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Mass migration of a group I intron: promiscuity on a grand scale (Gray, 1998)

This article from Michael Gray gives some background information about the group I introns. The title is interesting since any engineer should be reluctant to accept mass migrations of DNA. Let’s also see what he means by ‘promiscuity’, a teleological term not fit for evolutionary science because it implies intent. The concept of homing is not entire clear to me, as it also implies intent and I wonder if it is relevant to mitochondria since there would be no cross-over between mitochondrial and nuclear DNA. This seems to be ignored although crucial for this process.

Both genetically and biochemically, group I introns are rather special. At the RNA level, they are inherently autocatalytic, mediating their own removal from transcripts containing them and effecting the ligation of flanking exons (self-splicing) (1). Many group I introns are mobile elements, able to spread in genetic crosses to alleles that do not contain them via a process known as intron homing (2). Homing is initiated by a site-specific endonuclease encoded by the intron. Additionally, several group I introns specify protein cofactors (maturases) that function in the splicing of the intron RNA that encodes them (1, 2). Although a given group I intronic reading frame almost always specifies either endonuclease or maturase activity, there are a few cases known in which the encoded protein can perform both functions (3, 4).

To date, most studies of group I intron mobility have dealt with intraorganismal transfer occurring between intron+ and intron alleles of particular genes during genetic crosses. Little is known about the frequency and extent of horizontal transfer of group I introns between organisms that do not mate. Most such identified cases involve transfer into the same genome (e.g., mitochondrial) in taxa that at least belong to the same phylum (see ref. 5). There is, however, one reported instance in which interphylum (and interorganellar) transfer of group I introns appears to have occurred (6). Even so, nothing remotely approaching the extraordinary intron radiation reported by Cho et al. in this issue of the Proceedings (5) has been documented previously.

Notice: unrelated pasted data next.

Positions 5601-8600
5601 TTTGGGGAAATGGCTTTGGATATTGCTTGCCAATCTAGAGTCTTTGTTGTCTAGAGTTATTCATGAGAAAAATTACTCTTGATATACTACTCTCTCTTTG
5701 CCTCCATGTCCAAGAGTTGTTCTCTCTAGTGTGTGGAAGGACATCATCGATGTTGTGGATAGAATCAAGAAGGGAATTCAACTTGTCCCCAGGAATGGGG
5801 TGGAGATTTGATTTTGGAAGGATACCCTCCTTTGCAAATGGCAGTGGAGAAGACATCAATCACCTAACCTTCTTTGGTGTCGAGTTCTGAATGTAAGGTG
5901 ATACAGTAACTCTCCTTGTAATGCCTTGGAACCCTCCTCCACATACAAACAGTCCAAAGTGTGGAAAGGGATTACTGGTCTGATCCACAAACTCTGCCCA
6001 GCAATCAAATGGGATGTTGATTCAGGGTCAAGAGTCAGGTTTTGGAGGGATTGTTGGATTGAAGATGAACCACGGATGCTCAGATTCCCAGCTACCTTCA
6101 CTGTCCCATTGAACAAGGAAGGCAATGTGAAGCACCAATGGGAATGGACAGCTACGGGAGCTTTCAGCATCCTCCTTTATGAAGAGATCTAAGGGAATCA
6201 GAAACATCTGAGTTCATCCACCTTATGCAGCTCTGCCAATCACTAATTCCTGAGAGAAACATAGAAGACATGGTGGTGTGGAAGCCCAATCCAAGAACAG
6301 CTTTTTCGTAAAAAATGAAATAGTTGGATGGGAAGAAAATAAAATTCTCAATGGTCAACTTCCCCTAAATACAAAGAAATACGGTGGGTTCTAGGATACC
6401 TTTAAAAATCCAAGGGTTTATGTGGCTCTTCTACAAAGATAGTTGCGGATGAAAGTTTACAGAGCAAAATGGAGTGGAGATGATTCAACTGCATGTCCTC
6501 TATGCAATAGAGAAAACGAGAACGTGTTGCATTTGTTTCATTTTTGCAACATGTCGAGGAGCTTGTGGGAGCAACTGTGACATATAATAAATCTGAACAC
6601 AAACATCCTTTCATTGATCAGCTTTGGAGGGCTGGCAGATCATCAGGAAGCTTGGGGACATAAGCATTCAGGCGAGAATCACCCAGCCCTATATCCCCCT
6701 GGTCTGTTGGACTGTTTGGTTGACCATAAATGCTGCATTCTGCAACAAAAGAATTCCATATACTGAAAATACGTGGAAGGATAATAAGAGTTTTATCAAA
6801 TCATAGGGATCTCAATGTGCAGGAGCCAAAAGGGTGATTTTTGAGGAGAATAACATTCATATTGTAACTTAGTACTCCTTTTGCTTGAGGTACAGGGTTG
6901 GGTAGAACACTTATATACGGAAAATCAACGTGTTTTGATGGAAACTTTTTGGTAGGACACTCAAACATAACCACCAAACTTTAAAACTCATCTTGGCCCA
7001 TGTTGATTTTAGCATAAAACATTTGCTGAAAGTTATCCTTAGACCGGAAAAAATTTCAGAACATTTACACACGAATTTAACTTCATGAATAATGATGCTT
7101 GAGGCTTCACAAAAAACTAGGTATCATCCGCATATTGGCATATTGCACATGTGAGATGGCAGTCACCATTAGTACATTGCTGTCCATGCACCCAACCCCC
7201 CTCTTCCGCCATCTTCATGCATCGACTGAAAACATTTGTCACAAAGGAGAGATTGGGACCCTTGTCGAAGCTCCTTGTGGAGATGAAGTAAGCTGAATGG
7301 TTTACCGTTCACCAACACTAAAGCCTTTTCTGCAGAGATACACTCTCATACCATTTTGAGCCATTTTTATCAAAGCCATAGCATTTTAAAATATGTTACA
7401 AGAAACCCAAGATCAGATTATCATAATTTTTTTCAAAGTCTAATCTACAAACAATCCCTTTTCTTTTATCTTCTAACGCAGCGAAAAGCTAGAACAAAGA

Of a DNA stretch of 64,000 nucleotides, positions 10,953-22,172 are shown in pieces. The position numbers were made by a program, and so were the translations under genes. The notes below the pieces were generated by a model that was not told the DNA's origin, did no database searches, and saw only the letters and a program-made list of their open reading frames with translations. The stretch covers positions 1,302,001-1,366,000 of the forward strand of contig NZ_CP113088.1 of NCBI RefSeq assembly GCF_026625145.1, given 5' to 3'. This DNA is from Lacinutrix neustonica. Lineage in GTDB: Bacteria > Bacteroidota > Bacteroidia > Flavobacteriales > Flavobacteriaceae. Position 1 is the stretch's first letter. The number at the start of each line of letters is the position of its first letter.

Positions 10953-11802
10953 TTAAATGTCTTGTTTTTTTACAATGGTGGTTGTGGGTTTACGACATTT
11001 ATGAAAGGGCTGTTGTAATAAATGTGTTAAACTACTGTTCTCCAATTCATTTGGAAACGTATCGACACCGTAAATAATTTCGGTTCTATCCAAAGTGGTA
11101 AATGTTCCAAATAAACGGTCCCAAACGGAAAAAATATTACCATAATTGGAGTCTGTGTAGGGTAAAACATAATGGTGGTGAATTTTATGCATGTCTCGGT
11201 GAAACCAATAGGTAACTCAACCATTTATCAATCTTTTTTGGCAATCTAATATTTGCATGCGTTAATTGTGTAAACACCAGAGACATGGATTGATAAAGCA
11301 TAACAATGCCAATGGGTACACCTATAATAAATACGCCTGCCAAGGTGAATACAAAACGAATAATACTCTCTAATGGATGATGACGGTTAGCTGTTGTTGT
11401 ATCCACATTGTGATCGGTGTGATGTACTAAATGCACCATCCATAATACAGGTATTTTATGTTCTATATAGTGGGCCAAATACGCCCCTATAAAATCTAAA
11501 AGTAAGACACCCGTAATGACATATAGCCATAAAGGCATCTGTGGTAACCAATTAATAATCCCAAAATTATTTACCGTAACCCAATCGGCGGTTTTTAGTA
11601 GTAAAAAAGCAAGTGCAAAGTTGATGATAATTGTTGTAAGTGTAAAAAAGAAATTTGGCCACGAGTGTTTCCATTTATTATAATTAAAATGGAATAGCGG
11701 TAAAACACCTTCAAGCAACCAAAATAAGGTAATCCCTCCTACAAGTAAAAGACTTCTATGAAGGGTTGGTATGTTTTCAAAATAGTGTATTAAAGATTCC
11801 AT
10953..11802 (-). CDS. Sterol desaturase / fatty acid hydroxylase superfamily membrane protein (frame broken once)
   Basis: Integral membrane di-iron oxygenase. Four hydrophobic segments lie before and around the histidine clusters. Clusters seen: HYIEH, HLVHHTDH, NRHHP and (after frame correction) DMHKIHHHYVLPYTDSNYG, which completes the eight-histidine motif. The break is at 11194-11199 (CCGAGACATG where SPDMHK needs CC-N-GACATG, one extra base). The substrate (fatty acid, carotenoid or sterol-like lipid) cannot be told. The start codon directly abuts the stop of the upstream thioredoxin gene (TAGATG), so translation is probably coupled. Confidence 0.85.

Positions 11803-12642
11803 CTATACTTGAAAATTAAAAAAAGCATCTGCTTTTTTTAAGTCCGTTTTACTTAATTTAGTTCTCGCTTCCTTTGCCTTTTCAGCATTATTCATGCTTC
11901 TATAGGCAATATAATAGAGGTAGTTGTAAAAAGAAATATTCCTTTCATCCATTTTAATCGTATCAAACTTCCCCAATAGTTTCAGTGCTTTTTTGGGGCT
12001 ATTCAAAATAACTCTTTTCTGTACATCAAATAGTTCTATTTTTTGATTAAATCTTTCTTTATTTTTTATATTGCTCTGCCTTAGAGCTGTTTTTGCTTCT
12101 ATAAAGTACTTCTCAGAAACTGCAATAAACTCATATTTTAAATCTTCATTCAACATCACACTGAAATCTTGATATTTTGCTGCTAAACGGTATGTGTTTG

This is the commentary on another article that showa that a common intron position between a fungal nuclear (?) donor and a plant mitochondrial gene. This is interpreted as wide-spread intron insertion but can be easily explained by a loss in most but a few, and in more agreement with an original gene that possessed introns.

What these workers have uncovered is an explosive invasion of plant mitochondrial DNA (mtDNA) by a particular group I intron. The authors were led to the present study by a previous finding (7) of this curious intron in the gene encoding subunit 1 of cytochrome oxidase (cox1) in the mtDNA of an angiosperm (flowering plant), Peperomia polybotrya. Not only is this the sole group I intron so far reported in the mtDNA of vascular plants (in contrast to the frequent presence of group II introns in plant mtDNA), it clearly is of a different evolutionary origin than the gene in which it resides. In fact, phylogenetic evidence suggests that this intron arose recently by horizontal transfer from a fungal donor species (7). In the initial study (7), the intron was not found in cox1 from 19 other diverse plant species, and a follow-up investigation (8) indicated that it was restricted to the single genus Peperomia within the order Piperales. […] From this survey, the authors infer 32 separate cases of intron acquisition among the 278 genera and 281 species of angiosperm examined in the botanical equivalent of a “zoo blot.” Extrapolating to angiosperms as a whole, Cho et al. (5) come to the startling conclusion that this intron has invaded the cox1 gene >1,000 times among the >13,500 genera and >300,000 species of extant flowering plants.

Here a nice example of circular reasoning: the article proposes that extensive intron homing is necessary, but for intron homing, the genes need to be in the same physical location, but they are not. So instead of concluding that intron homing is not possible, he concludes that the genes had to be in physical proximity since intron homing was observed and simply calls this promiscuity. And he continues with ‘that being the case …’.

(ii) How does horizontal transfer actually take place at the cellular level? For intron homing to occur, both the intron-containing donor DNA and the intronless recipient DNA must be in the same physical location; the intron+ DNA must be satisfactorily transcribed; and the encoded endonuclease must be correctly translated. Because cox1 is encoded in the mitochondrial genome, this implies that the cox1 intron homing described by Cho et al. (5) takes place within mitochondria. That being the case, the mitochondrial transcription and translation systems…


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